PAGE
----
June 14, 2014

A quick whizz round the car boot sale at our local National Trust property this morning brought me this little treasure at a very reasonable price:

autoharp

 

I know they’re not worth a fortune, as they were made in East Germany under communist rule, mostly in mass-production factories, and any of the traditional craftsman makers who may have been involved were not allowed to sign them. Many of them look very pretty but are too cracked or warped to play, or have loose pegs. But the only fault I can find with this one, now I’ve removed large amounts of dust & replaced a couple of the springs which had wandered off under the strings, is that it’s out of tune. It’s entirely possible that a harp-tuning wrench will do the job, and we just happen to have one of those in the house, as one of the offspring is currently learning to play the harp.

So, the dilemma is, sell it, or learn to play it? It’s a very pretty item & I have a feeling it would sell very fast, quite likely to someone who just wants it for its undeniable good looks. And I know that they are far from the best autoharp for new beginners. But – it’s the one I happen to have! And it’s something I’ve had a hankering to learn since I was in my late teens. I think I’ll have to give it a go…

Booty!

May 17, 2014

Any day that brings me five new-to-me fans, is a good day!

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Fans, gloves, scarves = vintage glamour!

Elder daughter and I went out hunting at a big local car boot sale and the market, and came back laden with little – and not-so-little – treasures. Certain things always seem to spell glamour to me; fans, gloves, bags, hats, scarves & jewellery spring to mind, and there was plenty to go around, which was just as well as we met several of our fellow-traders out a-hunting too, all well-laden.

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Real value for money!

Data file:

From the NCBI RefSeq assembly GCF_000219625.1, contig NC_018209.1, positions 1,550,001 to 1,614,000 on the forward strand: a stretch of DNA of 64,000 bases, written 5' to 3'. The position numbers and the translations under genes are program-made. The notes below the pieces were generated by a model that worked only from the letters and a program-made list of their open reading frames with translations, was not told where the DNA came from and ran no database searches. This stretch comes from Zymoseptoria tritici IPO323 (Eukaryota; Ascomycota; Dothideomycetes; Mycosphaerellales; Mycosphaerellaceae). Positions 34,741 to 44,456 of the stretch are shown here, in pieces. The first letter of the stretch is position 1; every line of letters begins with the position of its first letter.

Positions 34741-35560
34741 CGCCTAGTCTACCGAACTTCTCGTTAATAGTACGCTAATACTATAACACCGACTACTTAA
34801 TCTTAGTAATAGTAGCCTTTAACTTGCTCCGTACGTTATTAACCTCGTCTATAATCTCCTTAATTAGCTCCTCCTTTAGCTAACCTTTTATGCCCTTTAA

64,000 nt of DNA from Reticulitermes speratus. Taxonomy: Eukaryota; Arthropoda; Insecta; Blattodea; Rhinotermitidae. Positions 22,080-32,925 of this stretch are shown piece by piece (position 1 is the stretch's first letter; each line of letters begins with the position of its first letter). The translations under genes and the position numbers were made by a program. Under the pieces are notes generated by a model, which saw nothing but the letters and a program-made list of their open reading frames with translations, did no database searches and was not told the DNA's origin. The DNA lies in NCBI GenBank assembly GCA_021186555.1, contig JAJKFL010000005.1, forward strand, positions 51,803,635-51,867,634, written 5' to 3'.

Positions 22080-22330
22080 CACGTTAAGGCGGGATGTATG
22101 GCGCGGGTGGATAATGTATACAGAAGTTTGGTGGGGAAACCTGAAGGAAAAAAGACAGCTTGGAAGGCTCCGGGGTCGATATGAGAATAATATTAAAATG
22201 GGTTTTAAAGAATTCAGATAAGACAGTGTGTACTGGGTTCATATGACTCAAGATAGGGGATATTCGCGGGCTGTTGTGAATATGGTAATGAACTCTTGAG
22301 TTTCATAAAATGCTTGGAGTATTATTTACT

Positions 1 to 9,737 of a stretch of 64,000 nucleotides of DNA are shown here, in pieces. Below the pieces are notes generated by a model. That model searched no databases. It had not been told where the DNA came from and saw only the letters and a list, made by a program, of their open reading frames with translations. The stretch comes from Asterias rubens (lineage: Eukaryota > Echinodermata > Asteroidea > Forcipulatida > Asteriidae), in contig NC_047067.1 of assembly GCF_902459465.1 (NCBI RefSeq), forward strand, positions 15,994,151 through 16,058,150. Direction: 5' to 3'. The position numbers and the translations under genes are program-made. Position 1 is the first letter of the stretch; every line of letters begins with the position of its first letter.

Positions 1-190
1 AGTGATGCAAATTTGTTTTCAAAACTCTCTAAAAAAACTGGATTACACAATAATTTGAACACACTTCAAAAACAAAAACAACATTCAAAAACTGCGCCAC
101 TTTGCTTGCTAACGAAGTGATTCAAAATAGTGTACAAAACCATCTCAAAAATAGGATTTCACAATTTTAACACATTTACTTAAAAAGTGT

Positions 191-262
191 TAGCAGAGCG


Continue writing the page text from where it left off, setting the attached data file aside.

Different types of stall attract different buyers; I glanced over plenty of stalls offering more modern, big-name bags, and none of them looked half as smart as the much-older patent leather one I’d found, once I’d cleaned it up. It even came with a pair of navy-blue lacy gloves inside.

But my best bargain today had to be the little blue Olivetti typewriter for £1. It looked very, very sad; mildew on the keys, and no, you’re not mistaken, it is bent sideways. “I don’t think it actually works,” the vendor said doubtfully.

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All folorn…

But a couple of hours later, with the aid of WD40, the judicious application of a mallet (I kid you not) some Swarfega, tweezers, a good stiff brush and a hoover, it not only looks a whole lot better, it actually works, and works well! Someone’s going to get a real bargain, and I’m chuffed to bits to have returned a decent bit of kit to good working order.

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Restored!

 

Just in case you were wondering…

May 11, 2014

…where I’ve got to, I’m still recycling like mad & will be posting here again shortly. But I’m also trying to blog, mostly in pictures, a year in our little urban garden. Find it at A Year of Old-Style Gardening.

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This spring’s blossom on the big old Blenheim Orange apple tree…

So: define “Vintage”…?

April 5, 2014

Here’s a subject that comes up quite often: what is the actual definition of “vintage” and how do you know if something really should be described as such?

 

Google’s definition, which I rather like, is, “denoting something from the past of high quality, especially something representing the best of its kind.” Really the word belongs to the world of wine, and simply denotes the year a particular wine was produced, but like many another good & useful word before it, it’s leaked out into other areas and the connotations of quality and age have gone along with it.

Not wine, but surely vintage?

Not wine, but surely vintage?

There is no official “age” that an item (or a style) should attain before it can be considered vintage. At the market I regularly trade at, the agreement is that things should be, to the best of our knowledge & belief, 25 years old or more. Which brings the huge shoulders of the 1980s firmly into the “vintage” rearview mirror, but to someone of my age, that’s hardly any age at all; it was only yesterday! And that, I suppose, makes me too somewhat vintage, provided I can dredge up a bit of quality from somewhere. But to the young fashion students who often buy from us, the 1980s are out of the Ark – practically prehistory!